Sasha Zaichik lives with his father in a one room apartment in a komunalka, a communal apartment. They share a kitchen and toilet with forty-eight Soviet citizens. His father works in the State Security on Lubyanka Square. The State Security is the secret police working to expose and eliminate enemies of the Communist state. Considered one the best, Sasha's father has been given the order of the Red Banner by Stalin. Convinced of the superiority of the Communist state, Sasha wants to join the Young Pioneers, his first step towards following his father. He will finally become a Young Pioneer at a rally to be held the next day. His father has been invited to the ceremony as a guest of honor to tie the scarves of the Young Pioneers.
However, things do not go as planned when one of the residents of their komunalka, Stukachov, reports Sasha's father to the Secret Police and he is taken away in the middle of the night. Sasha is put out into the cold October night after Stukachov and his family immediately take over Sasha and his father's room. Determined not to miss school and his Young Pioneer ceremony, Sasha shows up the next day convinced that his father will be set free to attend the ceremony. Despite his father's arrest, Sasha remains firmly devoted to the Communist ideals and to his beloved Stalin. But things go from bad to worse when Sasha breaks the nose off of Stalin's statue in the school. This is a serious offense - the damaging of Communist property that is punishable by death.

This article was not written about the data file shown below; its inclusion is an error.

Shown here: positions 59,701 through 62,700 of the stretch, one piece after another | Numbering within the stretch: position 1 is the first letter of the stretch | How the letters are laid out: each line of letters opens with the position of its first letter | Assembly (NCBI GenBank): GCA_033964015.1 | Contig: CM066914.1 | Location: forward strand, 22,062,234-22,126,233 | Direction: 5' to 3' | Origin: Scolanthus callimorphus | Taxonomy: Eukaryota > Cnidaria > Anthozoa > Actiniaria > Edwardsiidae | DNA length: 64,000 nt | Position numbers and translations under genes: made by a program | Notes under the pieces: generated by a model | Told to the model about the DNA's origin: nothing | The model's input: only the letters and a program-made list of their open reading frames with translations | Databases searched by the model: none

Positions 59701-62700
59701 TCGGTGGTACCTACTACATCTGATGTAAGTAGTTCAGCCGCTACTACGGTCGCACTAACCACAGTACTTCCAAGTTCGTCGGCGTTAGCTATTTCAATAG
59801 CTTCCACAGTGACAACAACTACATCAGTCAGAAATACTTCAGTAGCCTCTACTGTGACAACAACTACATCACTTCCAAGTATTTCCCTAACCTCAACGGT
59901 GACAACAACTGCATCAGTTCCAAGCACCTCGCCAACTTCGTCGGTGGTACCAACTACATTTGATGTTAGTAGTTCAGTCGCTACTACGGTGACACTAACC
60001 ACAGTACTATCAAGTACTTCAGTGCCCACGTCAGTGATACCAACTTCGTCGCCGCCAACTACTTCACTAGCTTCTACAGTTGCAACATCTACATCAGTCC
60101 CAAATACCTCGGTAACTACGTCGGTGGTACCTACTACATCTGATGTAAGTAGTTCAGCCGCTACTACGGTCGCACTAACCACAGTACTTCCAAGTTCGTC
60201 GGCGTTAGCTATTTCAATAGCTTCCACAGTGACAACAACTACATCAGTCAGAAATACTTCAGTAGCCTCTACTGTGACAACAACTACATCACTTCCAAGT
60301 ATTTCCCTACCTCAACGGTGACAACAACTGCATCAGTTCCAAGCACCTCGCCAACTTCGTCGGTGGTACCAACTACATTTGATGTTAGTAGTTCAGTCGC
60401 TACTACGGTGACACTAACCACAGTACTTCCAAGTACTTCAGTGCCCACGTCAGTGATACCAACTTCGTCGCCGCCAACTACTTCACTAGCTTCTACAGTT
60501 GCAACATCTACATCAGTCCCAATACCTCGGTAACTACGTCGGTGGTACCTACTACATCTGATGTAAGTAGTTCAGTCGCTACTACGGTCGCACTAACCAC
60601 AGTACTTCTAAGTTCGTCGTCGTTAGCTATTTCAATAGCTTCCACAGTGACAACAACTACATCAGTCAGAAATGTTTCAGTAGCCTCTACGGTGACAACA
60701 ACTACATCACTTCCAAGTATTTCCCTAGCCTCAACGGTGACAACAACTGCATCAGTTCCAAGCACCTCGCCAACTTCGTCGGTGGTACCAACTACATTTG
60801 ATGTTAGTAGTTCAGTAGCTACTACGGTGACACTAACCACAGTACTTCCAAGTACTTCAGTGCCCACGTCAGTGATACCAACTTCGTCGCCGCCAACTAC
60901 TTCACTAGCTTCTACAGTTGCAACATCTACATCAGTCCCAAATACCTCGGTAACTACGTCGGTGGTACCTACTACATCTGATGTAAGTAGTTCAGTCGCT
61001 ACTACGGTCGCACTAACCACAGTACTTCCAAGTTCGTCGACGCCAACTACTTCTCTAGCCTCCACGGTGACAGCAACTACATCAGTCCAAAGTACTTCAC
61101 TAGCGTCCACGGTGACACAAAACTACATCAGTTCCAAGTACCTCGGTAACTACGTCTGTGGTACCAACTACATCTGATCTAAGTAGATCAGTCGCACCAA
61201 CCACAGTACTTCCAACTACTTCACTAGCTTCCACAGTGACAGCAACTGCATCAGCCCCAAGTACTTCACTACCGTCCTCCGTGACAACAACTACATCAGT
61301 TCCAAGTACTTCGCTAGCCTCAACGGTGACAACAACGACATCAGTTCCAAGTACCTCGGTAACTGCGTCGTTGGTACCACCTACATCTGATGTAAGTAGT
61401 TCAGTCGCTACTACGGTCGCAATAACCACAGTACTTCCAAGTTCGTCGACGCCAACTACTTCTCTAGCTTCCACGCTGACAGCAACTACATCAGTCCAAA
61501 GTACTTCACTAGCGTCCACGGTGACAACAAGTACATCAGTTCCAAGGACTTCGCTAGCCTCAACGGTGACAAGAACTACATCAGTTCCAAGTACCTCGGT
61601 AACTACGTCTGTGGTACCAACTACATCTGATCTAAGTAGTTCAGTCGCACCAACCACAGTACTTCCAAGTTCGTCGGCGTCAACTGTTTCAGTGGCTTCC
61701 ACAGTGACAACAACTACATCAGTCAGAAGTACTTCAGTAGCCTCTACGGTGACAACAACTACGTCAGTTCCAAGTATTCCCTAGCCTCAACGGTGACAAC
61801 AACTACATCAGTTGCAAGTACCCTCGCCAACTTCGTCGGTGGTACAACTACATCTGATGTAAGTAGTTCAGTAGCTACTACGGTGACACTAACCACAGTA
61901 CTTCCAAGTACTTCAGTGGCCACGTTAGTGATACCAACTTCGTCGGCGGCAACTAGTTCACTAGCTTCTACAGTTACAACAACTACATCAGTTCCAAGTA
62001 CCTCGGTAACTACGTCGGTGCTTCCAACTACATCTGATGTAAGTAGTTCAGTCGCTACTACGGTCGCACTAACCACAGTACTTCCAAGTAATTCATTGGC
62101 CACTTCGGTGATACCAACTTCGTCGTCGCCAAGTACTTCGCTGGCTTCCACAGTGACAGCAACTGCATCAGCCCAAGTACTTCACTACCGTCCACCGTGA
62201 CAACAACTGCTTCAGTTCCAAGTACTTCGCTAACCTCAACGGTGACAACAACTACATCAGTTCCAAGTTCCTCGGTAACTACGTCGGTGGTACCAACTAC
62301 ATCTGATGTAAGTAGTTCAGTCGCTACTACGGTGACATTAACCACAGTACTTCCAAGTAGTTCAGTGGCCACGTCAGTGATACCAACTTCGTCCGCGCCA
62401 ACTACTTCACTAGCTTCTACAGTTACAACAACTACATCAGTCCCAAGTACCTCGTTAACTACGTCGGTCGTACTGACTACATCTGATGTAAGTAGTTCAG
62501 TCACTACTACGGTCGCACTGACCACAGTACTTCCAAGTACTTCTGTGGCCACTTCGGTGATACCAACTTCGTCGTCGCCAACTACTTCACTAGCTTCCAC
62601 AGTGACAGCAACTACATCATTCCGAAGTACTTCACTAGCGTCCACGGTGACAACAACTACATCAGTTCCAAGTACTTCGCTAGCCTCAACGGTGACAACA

Terrified, Sasha hides in the washroom only to learn that a fellow classmate has seen him commit the offense. It turns out this classmate, Vovka Sobakin, whose father was executed as a traitor. When Sasha and Vovka return to their class, the teacher attempts to learn who committed the offense by ordering the students to write who they think might be implicated. This of course terrifies the students who have no idea who broke the statue. The teacher warns them that if they do not implicate someone, they themselves will be implicated, setting before them an impossible situation. Sasha watches as students are forced to choose between self preservation and doing what it right. Within the span of two days, he goes from being unquestionably devoted to the Communist ideals to realizing that they are non-existent. He no longer wants to be a Young Pioneer.
Yelchin portrays the paranoia of 1950's Soviet Union and the Great Terror that comprised Joseph Stalin's dictatorship through the eyes of a ten year old boy. His pencil drawings help portray some of the main themes this short novel touches on.
Breaking Stalin's Nose provides young readers some idea of what it is like to live under a totalitarian government, where individual freedoms do not matter and devotion to the state is paramount, but that even that might not be enough. Sasha lives in a country in which even children can be killed for the most innocent mistakes, where people are too afraid to speak the truth because it will lead to imprisonment or death, and where paranoia and fear rule every aspect of life. Readers, through Sasha, will be asked to consider the use of propaganda, the role of social responsibility and the functioning of a justice system which uses guilt by association as a means of controlling people.
The author, Eugene Yelchin grew up in the Soviet Union in the 1960's. His father survived the Great Terror and was a devoted Communist Party member. Yelchin left his homeland and now resides in the United States.
Breaking Stalin's Nose by Eugene Yelchin
New York: Henry Holt and Company 2011